Labor 0.1 0.9 –0.8
Labor quality 0.3 0.4 0.3
TFP 1.8 1.1 2.6
Including Intangible Capital (%)
Annual value added growth 4.1 5.0 3.0
Contribution of inputs
ICT tangible capital 0.3 0.5 0.2
Non-ICT tangible capital 1.1 1.4 0.8
Labor 0.1 0.8 –0.7
Labor quality 0.3 0.3 0.3
Intangible capital 1.3 1,7 0.8
TFP 0.9 0.4 1.6
Sources: EU KLEMS (2008), sources listed in table 1 and own calculations.
Table 3 Labor productivity growth accounting in the business sector
1995–2004 1995–2000 2000–2004
Excluding Intangible Capital (%)
Labor productivity growth
3.7 3.2 4.4
Contribution of inputs
ICT tangible capital 0.3 0.5 0.2
Non-ICT tangible capital 1.3 1.2 1.3
Labor quality 0.3 0.4 0.3
TFP 1.8 1.1 2.6
Including Intangible Capital (%)
Labor productivity growth
3.9 3.7 4.2
Contribution of inputs
ICT tangible capital 0.3 0.4 0.2
Non-ICT tangible capital 1.1 1.0 1.0
Intangible capital 1.3 1.5 1.0
Labor quality 0.3 0.3 0.3
TFP 0.9 0.4 1.6
Table 4 Contribution of intangible capital deepening to the annual change in labor productivity in the business sector (percentage points)
1995–2004 1995–2000 2000–2004
1. Computerized information 0.15 0.18 0.10 2. Innovative property 0.74 0,83 0.59
a) R&D 0.48 0.53 0.39
b) Mineral exploration 0.001 0.002 0.001
c) Copyright and license costs 0.01 0.01 0.01
d) Development costs in financial industry 0.04 0.06 0.02
e) Design 0.20 0.23 0.16 3. Economic competencies 0.43 0.50 0.34 a) Brand equity 0.10 0.18 0.05 Advertising 0.09 0.13 0.05 Market Research 0.01 0.02 0.001 b) Vocational training 0.12 0.14 0.11 c) Organizational structure 0.20 0.22 0.18 Purchased 0.13 0.15 0.10 Own-account 0.08 0.07 0.08
Total intangible capital deepening 1.31 1.51 1.03
Table 5 Estimates of lower bound spending on intangible assets in Sweden 2004
Type of intangible investment Total spending 2004 (bn SEK)
Lower bound estimates 2004
Investment Lower bound investment
1. Computerized information 48.2 48.2 48.2 48.2
a) Computer software 48.2 48.2 48.2 48.2
b) Computerized databases n.a. n.a. n.a. n.a.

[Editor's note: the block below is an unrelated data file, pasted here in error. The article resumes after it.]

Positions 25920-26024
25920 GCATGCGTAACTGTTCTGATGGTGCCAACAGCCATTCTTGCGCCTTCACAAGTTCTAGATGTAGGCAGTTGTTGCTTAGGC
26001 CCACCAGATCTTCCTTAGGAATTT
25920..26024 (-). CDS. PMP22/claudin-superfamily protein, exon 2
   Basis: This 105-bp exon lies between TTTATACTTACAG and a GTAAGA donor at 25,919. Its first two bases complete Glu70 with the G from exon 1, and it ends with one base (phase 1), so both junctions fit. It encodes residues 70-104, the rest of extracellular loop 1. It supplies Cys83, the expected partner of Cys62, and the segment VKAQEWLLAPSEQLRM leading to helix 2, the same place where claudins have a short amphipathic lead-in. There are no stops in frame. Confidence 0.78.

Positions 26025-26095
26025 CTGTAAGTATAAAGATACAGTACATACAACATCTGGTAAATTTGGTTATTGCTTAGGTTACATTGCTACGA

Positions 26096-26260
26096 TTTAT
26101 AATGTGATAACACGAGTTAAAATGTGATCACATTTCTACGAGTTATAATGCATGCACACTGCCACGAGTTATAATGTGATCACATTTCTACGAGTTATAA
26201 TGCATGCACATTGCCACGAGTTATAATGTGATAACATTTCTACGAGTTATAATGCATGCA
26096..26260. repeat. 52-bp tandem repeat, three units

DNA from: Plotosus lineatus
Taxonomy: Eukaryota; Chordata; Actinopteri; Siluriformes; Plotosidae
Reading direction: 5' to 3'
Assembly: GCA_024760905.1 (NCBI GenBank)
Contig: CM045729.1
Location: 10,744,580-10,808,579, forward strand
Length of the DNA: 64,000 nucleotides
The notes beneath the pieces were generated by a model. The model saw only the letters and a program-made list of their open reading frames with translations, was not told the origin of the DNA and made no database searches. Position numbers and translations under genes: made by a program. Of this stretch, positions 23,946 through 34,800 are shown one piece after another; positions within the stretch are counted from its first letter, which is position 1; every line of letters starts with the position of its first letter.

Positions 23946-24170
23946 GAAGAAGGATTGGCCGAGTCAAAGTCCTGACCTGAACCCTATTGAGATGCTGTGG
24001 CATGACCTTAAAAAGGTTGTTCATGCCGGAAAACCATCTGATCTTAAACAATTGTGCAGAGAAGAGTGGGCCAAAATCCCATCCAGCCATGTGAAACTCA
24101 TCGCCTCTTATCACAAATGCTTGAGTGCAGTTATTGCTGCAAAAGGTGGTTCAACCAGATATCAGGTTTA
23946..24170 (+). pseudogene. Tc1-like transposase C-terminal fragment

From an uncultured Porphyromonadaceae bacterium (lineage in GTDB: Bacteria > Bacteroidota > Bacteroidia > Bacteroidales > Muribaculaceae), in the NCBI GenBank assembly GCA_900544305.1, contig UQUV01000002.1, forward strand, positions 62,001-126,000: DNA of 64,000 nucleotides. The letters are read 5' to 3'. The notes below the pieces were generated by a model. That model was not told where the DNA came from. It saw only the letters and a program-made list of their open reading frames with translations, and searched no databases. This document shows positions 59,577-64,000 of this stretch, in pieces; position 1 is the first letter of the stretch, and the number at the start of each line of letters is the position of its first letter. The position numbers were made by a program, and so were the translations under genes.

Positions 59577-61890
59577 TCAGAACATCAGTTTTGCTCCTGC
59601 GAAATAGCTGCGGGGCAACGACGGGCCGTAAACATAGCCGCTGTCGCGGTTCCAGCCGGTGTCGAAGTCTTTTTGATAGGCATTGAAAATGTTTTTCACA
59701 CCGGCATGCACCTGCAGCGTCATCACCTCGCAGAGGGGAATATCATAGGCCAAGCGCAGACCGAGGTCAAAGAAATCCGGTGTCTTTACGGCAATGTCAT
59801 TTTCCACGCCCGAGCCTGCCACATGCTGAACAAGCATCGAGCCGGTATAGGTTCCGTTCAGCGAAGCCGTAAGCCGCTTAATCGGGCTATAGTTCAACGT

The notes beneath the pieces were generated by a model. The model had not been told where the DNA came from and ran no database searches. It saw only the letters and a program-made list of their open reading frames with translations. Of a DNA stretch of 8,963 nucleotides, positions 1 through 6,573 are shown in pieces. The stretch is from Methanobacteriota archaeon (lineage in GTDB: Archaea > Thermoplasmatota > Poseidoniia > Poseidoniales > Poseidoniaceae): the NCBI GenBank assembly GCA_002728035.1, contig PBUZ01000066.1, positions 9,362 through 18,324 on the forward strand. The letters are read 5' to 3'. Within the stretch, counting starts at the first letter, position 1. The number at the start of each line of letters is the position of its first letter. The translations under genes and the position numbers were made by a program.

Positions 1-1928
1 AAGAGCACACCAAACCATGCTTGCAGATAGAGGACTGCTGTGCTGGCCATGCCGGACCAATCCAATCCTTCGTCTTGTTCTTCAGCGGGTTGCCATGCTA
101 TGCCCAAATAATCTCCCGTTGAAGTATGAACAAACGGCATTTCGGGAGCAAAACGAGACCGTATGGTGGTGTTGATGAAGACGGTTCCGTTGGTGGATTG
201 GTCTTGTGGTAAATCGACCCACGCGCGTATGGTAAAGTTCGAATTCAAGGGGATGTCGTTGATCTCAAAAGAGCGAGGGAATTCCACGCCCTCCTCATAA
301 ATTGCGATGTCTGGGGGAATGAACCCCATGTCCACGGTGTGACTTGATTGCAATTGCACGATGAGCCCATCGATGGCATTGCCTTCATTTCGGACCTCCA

2. Innovative property 140.0 116.7 108.2 96.7
a) R&D 68.3* 68.3 68.3 68.3
b) Mineral exploration 0.25 0.25 0.25 0.25
c) Copyright and license costs 1.5 1.5 1.5 1.5
d) Development costs in financial industry 6.6 6.6 6.6 6.6 e) Design 63.3 40.1 31.7 20.0 3. Economic competencies 109.3 83.9 86.7 68.6 a) Brand equity Advertisement 37.4 22.1 22.5 13.3 Market Research 4.7 4.7 2.8 2.8 b) Vocational training 27.6 22.1 27.6 22.1 c) Organizational structure Purchased 27.3 27.3 21.8 21.8 Own-account 15.1 7.6 12.1 7.6 Total Spending 300.4 248.7 246.4 213.5
Note: *To avoid double counting the investment in R&D is deducted with the R&D investment for computer and related activities. The latter is based on the year 2003 while total R&D investment is based on the year 2004.
Sources: “Sources” in table 1 and own calculations.
Table 6 Sensitivity analysis of labor productivity growth accounting
Base case I II III IV LP growth 3.9 3.8 3.9 4.2 3.9 Contribution of inputs Tangible capital 1.4 1.5 1.3 1.4 1.3 Intangible capital 1.3 0.8 1.0 1.4 1.4 Labor quality 0.3 0.3 0.3 0.3 0.3 TFP 0.9 1.3 1.2 1.1 1.0
Note: (I) All conversion factors are halved except for software. (II) Doubled depreciation rates of intangibles except for brand equity, which is set to 0.9. (III) Machinery and equipment deflators are used for all intangibles except software instead of value added deflators. (IV) The period 1997–2004 is analyzed instead of the period 1995–2004.
Figure 1 Labor- and total factor productivity growth in the business sector in EU-15, Japan and the US 1995–2005 (percent)
-2 -1 0 1 2 3 4 5 6 Italy Germany Spain Denmark Belgium Japan Portugal France Austria Netherlands Luxembourg UK USA Finland Sweden Ireland LP TFP
Note: Data for Greece is missing.
Sources: EU KLEMS (2008) and own calculations.
Figure 2 Business sector spending and investment in intangible capital and physical capital in Sweden
0% 5% 10% 15% 20% 25% Spending on intangibles, 2004 Investment in intangibles, 2004 Investment in physical capital, 2004 Investment in physical capital, 1960 Investment in intangibles and physical capital, 2004
Sources: Own calculations based on the framework in Corrado et al. (2006) and Marrano and Haskel (2007) and Edvinsson (2005).